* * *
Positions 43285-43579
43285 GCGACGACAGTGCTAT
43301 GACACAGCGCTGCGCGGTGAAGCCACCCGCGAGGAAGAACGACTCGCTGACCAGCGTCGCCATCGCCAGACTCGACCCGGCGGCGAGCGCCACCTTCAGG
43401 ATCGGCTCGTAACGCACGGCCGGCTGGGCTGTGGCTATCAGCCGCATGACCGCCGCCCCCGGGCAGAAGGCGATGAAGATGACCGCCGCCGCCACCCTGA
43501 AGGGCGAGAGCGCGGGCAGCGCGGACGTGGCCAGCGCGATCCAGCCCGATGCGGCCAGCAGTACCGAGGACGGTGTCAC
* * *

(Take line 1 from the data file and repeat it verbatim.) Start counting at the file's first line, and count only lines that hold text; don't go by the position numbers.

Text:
Positions 43285-43579